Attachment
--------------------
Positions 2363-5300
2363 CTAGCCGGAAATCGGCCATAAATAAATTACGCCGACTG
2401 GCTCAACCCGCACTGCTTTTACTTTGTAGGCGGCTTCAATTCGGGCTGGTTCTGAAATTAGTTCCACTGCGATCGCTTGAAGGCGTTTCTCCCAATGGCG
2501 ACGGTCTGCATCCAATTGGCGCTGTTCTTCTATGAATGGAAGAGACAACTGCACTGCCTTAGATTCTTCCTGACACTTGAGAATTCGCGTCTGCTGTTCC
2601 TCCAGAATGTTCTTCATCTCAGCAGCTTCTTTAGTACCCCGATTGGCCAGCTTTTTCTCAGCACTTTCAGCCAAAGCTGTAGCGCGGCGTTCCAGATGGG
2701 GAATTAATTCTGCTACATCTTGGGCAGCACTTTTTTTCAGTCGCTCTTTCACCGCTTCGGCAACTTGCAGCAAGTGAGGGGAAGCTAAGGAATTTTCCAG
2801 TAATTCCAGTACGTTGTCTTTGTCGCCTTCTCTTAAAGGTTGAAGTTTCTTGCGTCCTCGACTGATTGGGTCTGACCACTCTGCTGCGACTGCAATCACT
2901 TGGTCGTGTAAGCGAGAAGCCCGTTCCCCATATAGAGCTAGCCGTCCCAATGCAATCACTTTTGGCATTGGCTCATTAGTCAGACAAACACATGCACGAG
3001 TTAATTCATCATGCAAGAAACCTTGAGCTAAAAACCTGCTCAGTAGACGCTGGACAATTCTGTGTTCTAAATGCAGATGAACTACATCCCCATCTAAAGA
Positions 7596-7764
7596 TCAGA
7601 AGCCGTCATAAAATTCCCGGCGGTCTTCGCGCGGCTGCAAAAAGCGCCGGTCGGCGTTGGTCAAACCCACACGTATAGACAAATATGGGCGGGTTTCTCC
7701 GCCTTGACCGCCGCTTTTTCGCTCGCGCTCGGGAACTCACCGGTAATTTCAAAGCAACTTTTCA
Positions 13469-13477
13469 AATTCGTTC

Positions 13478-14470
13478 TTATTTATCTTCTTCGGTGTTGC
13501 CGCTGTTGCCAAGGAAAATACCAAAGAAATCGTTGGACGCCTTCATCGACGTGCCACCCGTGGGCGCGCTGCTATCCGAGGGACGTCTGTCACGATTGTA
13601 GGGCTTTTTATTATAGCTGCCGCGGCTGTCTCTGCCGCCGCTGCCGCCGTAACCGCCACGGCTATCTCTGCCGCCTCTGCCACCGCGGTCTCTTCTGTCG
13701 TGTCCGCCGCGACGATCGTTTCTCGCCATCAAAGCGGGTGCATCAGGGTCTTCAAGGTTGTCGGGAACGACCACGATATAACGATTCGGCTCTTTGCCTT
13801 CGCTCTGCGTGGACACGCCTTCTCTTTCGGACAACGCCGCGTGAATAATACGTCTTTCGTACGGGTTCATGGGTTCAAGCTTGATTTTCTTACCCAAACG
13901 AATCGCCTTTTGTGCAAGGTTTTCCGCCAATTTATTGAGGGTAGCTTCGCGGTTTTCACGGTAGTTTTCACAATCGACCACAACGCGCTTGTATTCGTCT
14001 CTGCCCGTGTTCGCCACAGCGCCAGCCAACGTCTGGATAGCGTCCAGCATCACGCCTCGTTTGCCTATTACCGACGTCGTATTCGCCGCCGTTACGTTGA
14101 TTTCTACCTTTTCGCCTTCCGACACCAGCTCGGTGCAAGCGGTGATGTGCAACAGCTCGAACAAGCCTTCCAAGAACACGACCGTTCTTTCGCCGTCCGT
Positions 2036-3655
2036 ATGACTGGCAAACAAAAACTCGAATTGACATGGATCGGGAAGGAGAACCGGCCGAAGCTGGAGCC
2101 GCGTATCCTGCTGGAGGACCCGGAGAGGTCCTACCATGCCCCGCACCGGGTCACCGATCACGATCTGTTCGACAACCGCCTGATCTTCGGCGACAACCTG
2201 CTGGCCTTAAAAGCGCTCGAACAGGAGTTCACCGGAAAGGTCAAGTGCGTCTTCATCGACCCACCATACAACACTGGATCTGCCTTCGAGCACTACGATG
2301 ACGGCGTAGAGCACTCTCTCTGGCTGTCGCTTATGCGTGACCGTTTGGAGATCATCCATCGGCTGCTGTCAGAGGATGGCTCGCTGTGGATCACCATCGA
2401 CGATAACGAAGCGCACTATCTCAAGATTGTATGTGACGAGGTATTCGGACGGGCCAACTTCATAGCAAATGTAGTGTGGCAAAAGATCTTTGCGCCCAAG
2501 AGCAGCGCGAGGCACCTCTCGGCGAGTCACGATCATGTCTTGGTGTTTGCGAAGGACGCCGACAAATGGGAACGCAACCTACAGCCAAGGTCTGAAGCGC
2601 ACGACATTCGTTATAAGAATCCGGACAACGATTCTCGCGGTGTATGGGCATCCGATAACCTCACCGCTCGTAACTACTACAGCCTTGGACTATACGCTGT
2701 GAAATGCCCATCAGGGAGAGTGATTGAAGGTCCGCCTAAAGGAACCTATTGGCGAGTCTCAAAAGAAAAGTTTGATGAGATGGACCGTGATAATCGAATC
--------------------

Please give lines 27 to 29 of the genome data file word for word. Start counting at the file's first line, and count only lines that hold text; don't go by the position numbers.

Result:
2101 GCGTATCCTGCTGGAGGACCCGGAGAGGTCCTACCATGCCCCGCACCGGGTCACCGATCACGATCTGTTCGACAACCGCCTGATCTTCGGCGACAACCTG
2201 CTGGCCTTAAAAGCGCTCGAACAGGAGTTCACCGGAAAGGTCAAGTGCGTCTTCATCGACCCACCATACAACACTGGATCTGCCTTCGAGCACTACGATG
2301 ACGGCGTAGAGCACTCTCTCTGGCTGTCGCTTATGCGTGACCGTTTGGAGATCATCCATCGGCTGCTGTCAGAGGATGGCTCGCTGTGGATCACCATCGA